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Actavis’s Expanding Gross and Operating Margins

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Gross margins

Actavis’s (ACT) gross margins continue to improve from 44% in 2011 to 52% in 2014. This is due to improved gross margins for the North American Generics and International segments, up by 400 basis points from the prior year.

This improvement was led by new product launches, as well as increased international revenues from Forest Laboratories–acquired branded products that have higher margins than unbranded generics. Another significant factor is the decline in the cost of sales. As a percent of revenue, it declined to 47% in 2014 from 52% in 2013. This is primarily due to cost savings resulting from global supply chain initiatives and divestitures in Western Europe, which had a reduction of $133.3 million YoY.

However, the gross margin adjusted for non-recurring expenses was 61.3% in 2014, up from 50% in 2013. Teva’s (TEVA) gross margins improved to 55% in 2014 from 52% in 2012. Mylan’s (MYL) gross margins were up by 180 basis points to 51% in 2014.

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Operating margins

Actavis’s adjusted EBITDA (or earnings before interest, tax, depreciation, and amortization) margin improved to 34% in 2014 from 26% in 2013. The adjusted EBITDA reflects the adjustments made for non-recurring items such as legal settlements, non-recurring gains/losses, acquisition charges, and restructuring charges. The improvement was a trickle-down effect of an increase in revenues and a decline in the cost of sales. However, this was partially offset by an increase in SG&A expense.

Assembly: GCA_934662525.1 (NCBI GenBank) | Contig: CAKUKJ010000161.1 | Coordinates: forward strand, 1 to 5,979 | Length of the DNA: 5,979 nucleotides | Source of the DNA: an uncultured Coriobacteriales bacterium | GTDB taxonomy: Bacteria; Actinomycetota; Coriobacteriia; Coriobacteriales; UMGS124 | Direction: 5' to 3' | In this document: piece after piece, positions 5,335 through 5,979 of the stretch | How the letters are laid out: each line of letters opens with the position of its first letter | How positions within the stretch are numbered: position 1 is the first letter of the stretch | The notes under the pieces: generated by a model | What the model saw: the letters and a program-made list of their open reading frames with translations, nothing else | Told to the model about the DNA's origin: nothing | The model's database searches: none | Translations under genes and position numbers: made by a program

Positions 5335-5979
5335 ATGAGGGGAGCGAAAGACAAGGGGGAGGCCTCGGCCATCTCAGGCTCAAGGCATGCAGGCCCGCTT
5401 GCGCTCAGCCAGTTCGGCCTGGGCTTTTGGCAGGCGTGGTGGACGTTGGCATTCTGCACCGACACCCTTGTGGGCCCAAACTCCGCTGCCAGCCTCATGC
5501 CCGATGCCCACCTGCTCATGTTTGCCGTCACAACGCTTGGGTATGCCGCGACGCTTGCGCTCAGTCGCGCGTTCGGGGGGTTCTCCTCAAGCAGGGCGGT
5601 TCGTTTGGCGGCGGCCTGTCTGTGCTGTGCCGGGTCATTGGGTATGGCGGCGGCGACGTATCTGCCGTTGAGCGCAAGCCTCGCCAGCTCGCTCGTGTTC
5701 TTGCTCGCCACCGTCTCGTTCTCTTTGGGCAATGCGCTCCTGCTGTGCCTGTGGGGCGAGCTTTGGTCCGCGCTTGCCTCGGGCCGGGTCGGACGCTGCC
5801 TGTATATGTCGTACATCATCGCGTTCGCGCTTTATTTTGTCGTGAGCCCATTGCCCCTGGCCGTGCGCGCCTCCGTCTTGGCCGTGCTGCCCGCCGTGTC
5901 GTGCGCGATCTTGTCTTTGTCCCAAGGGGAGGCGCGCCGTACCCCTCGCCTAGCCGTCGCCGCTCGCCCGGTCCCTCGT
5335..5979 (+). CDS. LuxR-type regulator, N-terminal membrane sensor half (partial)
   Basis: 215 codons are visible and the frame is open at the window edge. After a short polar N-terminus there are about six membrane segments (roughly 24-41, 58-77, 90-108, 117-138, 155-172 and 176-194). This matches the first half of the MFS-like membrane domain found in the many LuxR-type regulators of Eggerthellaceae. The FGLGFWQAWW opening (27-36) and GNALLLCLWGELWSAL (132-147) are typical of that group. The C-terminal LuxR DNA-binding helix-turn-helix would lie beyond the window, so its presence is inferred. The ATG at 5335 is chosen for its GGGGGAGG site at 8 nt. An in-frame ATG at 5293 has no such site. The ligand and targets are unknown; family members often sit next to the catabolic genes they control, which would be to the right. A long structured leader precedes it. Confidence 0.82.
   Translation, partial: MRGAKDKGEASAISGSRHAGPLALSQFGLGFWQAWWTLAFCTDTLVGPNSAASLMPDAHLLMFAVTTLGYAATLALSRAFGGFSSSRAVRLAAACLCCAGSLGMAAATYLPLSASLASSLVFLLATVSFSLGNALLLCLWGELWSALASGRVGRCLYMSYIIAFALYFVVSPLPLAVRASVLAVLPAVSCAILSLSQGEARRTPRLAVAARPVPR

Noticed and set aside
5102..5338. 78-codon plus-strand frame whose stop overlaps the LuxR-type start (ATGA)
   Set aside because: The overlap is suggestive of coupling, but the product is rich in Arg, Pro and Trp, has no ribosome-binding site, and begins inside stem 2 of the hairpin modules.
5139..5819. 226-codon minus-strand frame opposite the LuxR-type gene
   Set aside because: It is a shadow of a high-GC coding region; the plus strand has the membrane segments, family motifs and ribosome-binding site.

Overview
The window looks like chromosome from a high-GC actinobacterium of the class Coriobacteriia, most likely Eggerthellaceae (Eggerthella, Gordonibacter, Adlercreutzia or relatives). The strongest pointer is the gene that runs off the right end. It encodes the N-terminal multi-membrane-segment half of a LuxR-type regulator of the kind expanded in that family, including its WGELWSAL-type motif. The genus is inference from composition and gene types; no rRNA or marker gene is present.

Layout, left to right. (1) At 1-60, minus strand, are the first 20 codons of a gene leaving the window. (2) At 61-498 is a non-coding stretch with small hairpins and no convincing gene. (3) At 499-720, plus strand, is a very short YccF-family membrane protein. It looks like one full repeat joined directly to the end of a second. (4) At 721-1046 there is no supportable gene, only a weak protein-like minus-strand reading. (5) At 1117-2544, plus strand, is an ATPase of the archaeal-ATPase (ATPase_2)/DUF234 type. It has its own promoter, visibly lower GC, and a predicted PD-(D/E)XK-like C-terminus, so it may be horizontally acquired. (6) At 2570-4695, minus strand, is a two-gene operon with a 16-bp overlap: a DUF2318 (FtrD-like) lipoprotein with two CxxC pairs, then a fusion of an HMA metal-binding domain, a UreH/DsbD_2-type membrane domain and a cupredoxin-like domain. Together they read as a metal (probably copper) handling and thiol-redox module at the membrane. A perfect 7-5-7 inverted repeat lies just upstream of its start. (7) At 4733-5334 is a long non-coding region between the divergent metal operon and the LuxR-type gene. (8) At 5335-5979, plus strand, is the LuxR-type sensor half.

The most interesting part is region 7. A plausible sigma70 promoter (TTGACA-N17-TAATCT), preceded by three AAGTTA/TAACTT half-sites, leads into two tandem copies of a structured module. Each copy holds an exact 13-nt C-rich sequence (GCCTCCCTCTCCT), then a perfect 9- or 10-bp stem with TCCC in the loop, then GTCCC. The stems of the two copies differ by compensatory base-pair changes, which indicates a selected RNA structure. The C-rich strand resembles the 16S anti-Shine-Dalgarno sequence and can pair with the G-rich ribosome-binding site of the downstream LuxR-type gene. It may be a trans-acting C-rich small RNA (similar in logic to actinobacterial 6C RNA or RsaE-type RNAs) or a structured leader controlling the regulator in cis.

Actavis’s SG&A expenses increased to 28% in 2014 as a percentage of sales from 24% in 2013, up by 400 basis points from the prior year. This was primarily due to an increase in selling and marketing expenses, particularly after the acquisition of Forest Laboratories.

Among its peers in 2014, Teva (TEVA) and Mylan (MYL) incurred SG&A (or selling, general, and administrative) expenses of 25% and 21.1% as a percentage of sales, respectively.

Pharmaceutical ETFs such as the First Trust Health Care AlphaDEX Fund (FXH) and the iShares US Healthcare ETF (IYH) are capitalizing on the profitability of these companies.

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